“Occupation aside, if you want to do a story on the medical treatment of patients going from Gazans to the West Bank, you only get half the story because the Gazans can cover the news in Gaza but can’t do the follow-up in the West Bank,” says Abdel Rahman. “This affects the credibility but also the objectivity of the reports.”

There is also a certain amount of self-censorship for journalists and their sources. The majority of Palestinian journalists are women working on a freelance basis, which means they have no health insurance or job security. This insecurity affects the way journalists cover the news, says Rahman.

“You don’t wait for Israelis to attack you,” she says. “You just don’t write about issues that could cause you problems because at the end of the day you have to hire a lawyer and find ways to protect yourself.”

For journalists based in Gaza, the challenges increase with the influence and pressure of Hamas, the Islamist fundamentalist group governing the strip since 2007. While journalists based outside Gaza are free to talk about what’s happening inside, Gaza-based journalists are controlled by Hamas and are often afraid to talk about certain issues, says Abu Aita.

“There’s a lot of self-censorship in Gaza because journalists don’t want any problems with Hamas,” says Abu Aita. “They can prevent you from reporting or interrogate you, or they may detain you for a couple of days. So it’s not easy to report in Gaza.”

The resulting coverage from inside Gaza resembles a “template” that journalists methodically fill out in a similar way in each publication, says Adbel Rahman, meaning coverage doesn’t advance or develop. This is why her organization is one of many working to change things.

“Gazans rely on the internet but they don’t have electricity 24 hours a day,” says Rahman. “This is why it’s so important to have programs like WAN-IFRA’s Women in News initiative. If you can’t get Gazans out, you need to get international experts in.”

Filastiniyat has introduced several initiatives to address the challenges facing Palestinian journalists. Since 2010, their female journalists club uses capacity building, safety trainings and investigative reporting trainings to help keep upwards of 400 female journalists safe on the job. This year, they’re also working on addressing sexual harassment, an issue that is often met with disdain by parts of society. In addition, they have begun social media campaigns addressing the issue of access for the media.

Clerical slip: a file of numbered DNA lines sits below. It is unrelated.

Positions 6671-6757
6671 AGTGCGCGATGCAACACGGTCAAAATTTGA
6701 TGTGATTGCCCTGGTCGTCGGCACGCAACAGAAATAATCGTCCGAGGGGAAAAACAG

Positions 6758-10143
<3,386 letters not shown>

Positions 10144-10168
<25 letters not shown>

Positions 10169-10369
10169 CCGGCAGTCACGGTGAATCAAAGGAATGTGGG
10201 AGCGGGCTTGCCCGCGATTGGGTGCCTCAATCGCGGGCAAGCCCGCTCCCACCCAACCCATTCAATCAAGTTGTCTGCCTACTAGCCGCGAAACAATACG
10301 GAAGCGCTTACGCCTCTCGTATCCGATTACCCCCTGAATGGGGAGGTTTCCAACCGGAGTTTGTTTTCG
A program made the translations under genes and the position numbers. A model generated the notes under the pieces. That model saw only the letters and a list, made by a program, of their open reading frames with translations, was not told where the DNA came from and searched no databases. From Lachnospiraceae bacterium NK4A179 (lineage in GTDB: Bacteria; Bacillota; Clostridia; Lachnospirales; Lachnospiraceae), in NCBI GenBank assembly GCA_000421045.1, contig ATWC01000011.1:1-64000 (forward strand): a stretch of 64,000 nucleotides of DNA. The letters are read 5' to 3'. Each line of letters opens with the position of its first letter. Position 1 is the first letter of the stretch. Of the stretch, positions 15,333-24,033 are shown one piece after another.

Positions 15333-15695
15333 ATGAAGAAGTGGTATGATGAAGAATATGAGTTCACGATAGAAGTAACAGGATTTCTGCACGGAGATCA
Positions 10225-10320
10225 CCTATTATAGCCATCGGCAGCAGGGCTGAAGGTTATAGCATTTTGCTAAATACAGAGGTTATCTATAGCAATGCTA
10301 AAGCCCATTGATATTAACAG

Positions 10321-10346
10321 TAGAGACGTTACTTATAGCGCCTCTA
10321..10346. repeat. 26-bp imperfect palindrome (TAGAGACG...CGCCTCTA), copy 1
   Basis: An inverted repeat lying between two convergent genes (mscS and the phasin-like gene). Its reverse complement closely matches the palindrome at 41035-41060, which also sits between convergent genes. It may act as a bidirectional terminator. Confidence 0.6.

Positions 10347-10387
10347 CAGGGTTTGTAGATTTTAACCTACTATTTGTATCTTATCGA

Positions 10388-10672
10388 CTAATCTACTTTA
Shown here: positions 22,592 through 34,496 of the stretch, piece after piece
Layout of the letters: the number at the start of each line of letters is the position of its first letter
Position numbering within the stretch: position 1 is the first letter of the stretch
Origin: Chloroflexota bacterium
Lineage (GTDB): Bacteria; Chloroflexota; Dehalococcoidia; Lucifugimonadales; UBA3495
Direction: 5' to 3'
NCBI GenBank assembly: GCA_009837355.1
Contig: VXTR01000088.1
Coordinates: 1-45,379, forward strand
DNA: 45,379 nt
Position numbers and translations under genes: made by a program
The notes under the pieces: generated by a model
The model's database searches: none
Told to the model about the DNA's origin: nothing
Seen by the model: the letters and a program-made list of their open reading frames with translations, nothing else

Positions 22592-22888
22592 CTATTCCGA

“I don’t think this is our destiny to have all these restrictions,” says Abdel Rahman.

Meanwhile, the Wattan Media Organization works to make sure media coverage in the region is as transparent as possible, even under difficult circumstances. Wattan uses activists to translate news and political analysis from Israeli publications into Arabic so that the other side of the story comes out. And citizen journalists are using social media more and more to highlight the discrepancies in reporting.

“There was a case of a Palestinian accused of stabbing an Israeli settler, but someone had taken a video of the event with their phone and it showed the Palestinian just walking down the street,” says Abu Aita. “So you can easily spread these videos on social media like Facebook and help journalists to find the truth.”


Hedvig Lundstrom's picture

Hedvig Lundstrom


2017-01-05 14:32

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In countless countries, journalists, editors and publishers are physically attacked, imprisoned, censored, suspended or harassed for their work. WAN-IFRA is committed to defending freedom of expression by promoting a free and independent press around the world. Read more ...